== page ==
Sunday, October 17, 2010

transition to day-shift

The past three weeks and a bit have been even busier than usual. My mother arrived from the US on the 25th of September for a visit and stayed through to this weekend. While she was here I took the weekends off to go sightseeing with her one weekend, and to return to the ancestral home in Finland to meet some delightful family I didn’t know I had on the other. In between I’ve been working and preparing a talk for an upcoming job interview.
The Interview will take place starting at 08:20 in the morning, and as a result of that start-time I decided to adjust my schedule to being on day-shift starting from the day I got the letter letting me know the day/time. For those of you who have been working jobs which are tied to “business hours” for years being on day shift is unlikely to sound remarkable. However, I have been in academia for many years now, and am accustomed to setting my own schedule. While I have had occasional things that are tied to a specific day/time (such as conferences), most of what I have had to accomplish has been to deadlines that are not precisely defined (e.g. the degree will be awarded when you’ve completed your research and written the thesis). As a result my sleeping schedule has tended to wander around the clock based on the whim of the moment. Some days I accomplish my most productive work after midnight. Other days it is in the morning, and still others I’ve got the most energy in the afternoons or early evenings. This flexibility has served me well, and permitted me to achieve my goals thus far.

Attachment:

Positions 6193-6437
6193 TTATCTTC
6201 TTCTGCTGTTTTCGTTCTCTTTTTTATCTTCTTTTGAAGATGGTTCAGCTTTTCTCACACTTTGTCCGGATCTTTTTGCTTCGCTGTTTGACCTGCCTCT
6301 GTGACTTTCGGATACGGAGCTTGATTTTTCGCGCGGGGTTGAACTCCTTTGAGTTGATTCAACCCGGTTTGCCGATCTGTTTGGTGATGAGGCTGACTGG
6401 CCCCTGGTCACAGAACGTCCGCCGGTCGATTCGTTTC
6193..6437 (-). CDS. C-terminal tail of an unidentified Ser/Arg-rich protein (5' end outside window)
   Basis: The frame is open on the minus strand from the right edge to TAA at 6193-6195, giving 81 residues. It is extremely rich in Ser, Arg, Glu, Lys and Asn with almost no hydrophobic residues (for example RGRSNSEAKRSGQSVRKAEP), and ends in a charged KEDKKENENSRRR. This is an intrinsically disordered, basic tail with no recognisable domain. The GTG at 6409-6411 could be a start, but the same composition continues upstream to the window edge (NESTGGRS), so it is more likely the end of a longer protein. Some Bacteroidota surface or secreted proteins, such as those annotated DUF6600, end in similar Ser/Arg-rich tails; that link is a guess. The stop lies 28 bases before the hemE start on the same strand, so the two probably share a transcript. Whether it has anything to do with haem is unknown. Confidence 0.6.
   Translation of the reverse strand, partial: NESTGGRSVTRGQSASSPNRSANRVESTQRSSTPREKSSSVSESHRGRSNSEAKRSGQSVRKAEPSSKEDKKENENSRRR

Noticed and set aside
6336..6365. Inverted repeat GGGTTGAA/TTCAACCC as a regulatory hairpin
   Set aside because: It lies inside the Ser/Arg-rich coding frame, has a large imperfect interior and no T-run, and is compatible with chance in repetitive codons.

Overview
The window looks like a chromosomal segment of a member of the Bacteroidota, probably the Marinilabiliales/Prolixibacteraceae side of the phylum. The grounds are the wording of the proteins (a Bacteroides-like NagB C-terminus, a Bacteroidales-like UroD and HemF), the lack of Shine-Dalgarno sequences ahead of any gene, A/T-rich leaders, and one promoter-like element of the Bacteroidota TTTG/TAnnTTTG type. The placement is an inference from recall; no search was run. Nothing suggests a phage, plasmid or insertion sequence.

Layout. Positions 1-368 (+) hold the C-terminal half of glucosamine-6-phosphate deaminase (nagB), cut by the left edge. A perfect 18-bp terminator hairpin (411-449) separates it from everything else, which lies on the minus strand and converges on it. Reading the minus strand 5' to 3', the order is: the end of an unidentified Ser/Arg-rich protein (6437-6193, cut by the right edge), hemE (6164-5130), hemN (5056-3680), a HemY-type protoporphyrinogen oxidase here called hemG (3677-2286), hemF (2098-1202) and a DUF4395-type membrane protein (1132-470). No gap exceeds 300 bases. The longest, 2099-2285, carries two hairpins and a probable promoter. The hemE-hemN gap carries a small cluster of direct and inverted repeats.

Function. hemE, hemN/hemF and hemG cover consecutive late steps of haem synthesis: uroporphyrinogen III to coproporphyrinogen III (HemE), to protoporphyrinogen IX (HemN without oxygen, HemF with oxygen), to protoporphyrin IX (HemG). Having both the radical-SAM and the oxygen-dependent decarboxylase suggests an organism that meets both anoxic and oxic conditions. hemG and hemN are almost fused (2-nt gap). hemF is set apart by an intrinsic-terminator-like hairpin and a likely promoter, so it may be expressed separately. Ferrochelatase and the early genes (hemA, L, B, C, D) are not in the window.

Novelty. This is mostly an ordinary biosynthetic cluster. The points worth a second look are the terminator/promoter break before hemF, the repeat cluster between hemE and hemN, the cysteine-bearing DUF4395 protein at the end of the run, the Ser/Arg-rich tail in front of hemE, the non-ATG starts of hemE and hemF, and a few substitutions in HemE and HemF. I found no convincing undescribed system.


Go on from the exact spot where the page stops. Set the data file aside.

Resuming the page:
However, if I land the job for which I will be interviewing it will be one of those wherein I will need to report to work during business hours. Therefore for the past couple of weeks I have had two alarms set. One to go off every day at 21:55, to tell me to stop what I’m doing on my computer, go home, do my yoga, and go to bed soon, the other which goes off at 06:30 every morning telling me to get up and start my day. This seems to be working very well. Some days I am aware that it is closing in on 10 pm, and I’m wrapping up what I’ve been working on before the alarm tells me that I need to. Some days I’m so absorbed in my work it goes off and I’m surprised when it does. On those days it is harder to stop, but I have been making myself do so anyway. (Other days I’m not working at all, but only hanging out on line chatting with friends—it is hard to stop that because the clock says so, too, but my friends have been supportive of my wish to be on day shift, and encourage me to actually say good night promptly, even when they are in a another time zone and it is still hours before their bed time.)
One advantage of this schedule is that I am finding it easier to make time in the mornings to go for a run or put on my rollerblades before breakfast. Somehow, even though there are the same number of hours available in a day no matter which ones I choose to be awake (assuming that the total number of hours I sleep is constant), I feel like I can delay the start of my working day more when I get up at 06:30 than when I get up at 09:00 or 12:00 or 16:00). All in all, I pronounce this experiment a success, and feel confidant that should I be offered a job which requires that I be on day shift that I will thrive, even though it isn’t what I have been used to.

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